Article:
Rapper Eminem is taking the New Zealand National Party to court over a campaign advertisement. The artist says the political party used an unlicensed version of his hit “Lose Yourself” to entice voters.
The rapper says he never gave the party permission to use his song in their advertisement.
Barrister Gary Williams said the political party violated publisher Eight Mile Style’s copyright by using the track in its 2014 commercial.
According to a report from the New Zealand Herald, Williams said in opening statements to the court: “The song Lose Yourself, is without doubt the jewel in the crown of Eminem’s musical work. Not only did the song win an Academy Award for best original song in a move, it also won two Grammy awards.”
In short, Williams said, the song is “extremely valuable.” Despite “numerous requests,” the track has been rarely licensed for advertising uses.
“When licensed, it can command in the millions of dollars. That’s how valuable it is,” Williams argued.
The court heard that when the team was putting the commercial together, they were looking specifically for a song that was similar to “Lose Yourself.”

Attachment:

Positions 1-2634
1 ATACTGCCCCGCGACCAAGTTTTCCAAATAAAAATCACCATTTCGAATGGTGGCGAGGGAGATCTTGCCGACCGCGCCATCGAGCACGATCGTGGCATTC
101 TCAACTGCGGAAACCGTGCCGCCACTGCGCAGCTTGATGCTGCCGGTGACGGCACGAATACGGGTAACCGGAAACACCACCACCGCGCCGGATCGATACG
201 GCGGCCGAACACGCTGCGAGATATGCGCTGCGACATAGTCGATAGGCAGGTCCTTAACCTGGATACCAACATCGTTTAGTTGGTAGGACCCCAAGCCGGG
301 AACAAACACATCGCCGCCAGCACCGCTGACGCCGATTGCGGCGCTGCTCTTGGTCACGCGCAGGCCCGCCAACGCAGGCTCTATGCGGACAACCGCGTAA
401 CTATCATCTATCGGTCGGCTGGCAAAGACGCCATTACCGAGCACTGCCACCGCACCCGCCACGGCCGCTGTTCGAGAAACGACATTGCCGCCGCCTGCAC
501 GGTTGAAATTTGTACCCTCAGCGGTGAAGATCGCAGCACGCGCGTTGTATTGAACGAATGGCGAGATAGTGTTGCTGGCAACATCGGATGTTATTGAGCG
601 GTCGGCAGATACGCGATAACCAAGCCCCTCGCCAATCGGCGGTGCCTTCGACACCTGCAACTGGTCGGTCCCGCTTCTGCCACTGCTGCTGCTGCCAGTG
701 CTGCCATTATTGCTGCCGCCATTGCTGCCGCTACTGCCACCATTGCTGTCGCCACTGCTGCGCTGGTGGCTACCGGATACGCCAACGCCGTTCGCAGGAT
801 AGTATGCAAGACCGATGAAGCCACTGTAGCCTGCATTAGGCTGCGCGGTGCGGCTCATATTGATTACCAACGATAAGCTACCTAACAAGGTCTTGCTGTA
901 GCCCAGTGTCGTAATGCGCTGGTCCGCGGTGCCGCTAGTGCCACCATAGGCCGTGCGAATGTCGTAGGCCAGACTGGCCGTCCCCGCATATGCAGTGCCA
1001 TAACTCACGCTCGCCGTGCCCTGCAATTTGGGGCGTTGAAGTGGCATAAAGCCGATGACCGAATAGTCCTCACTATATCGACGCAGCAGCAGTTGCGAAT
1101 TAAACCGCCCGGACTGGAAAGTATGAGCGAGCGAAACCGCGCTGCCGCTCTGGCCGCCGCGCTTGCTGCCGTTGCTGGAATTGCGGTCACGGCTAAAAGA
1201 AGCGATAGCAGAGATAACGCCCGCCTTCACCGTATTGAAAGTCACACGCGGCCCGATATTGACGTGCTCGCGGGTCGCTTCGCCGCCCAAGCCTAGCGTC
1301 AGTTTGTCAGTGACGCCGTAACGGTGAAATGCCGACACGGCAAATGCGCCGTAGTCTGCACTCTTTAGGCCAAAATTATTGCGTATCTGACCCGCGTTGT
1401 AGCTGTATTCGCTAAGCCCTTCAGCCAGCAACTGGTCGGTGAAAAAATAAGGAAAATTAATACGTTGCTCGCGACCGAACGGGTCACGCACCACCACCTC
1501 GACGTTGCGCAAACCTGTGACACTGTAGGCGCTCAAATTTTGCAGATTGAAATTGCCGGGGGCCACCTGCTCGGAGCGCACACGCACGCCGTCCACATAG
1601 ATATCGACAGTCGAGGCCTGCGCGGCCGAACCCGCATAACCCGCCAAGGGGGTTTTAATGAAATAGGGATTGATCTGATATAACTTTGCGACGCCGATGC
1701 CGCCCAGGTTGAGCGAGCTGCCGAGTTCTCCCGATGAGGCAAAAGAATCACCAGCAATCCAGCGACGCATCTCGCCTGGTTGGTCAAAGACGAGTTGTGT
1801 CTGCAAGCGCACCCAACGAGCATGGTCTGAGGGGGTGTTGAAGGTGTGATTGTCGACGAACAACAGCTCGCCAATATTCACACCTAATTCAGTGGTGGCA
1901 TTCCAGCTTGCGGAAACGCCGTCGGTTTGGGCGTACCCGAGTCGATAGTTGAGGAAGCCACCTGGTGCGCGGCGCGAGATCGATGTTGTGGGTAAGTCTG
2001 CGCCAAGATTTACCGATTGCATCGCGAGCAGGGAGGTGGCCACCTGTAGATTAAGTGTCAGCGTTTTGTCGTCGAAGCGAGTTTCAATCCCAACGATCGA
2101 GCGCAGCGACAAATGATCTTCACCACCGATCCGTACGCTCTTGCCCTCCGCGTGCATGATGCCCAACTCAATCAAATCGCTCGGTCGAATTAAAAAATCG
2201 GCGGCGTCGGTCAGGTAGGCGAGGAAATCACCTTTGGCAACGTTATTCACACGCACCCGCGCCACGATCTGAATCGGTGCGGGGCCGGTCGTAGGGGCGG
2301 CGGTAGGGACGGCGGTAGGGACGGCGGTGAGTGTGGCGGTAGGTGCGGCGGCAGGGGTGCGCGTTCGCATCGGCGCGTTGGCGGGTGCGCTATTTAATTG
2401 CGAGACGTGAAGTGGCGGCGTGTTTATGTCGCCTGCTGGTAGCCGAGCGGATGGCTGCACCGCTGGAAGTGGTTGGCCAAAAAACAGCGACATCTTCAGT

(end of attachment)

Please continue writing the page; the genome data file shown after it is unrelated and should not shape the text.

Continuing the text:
Barrister presented evidence to support the argument that the National Party knew of the potential copyright problems. Email evidence was presented that showed one party representative questioning whether Eminem would think they were “ripping him off” and how to ensure the party would not be held liable.
The National Party’s lawyers have argued that the generic track was part of a library from Beatbox, a production music supplier. The party argues that had “Eminem” not been in the title of the track, the case would not have been brought to court.
“Copyright is not in any way proven by the name given to a piece of music,” argued Greg Arthur, National Party lawyer.
No details have been revealed as to how much Eminem is seeking in damages.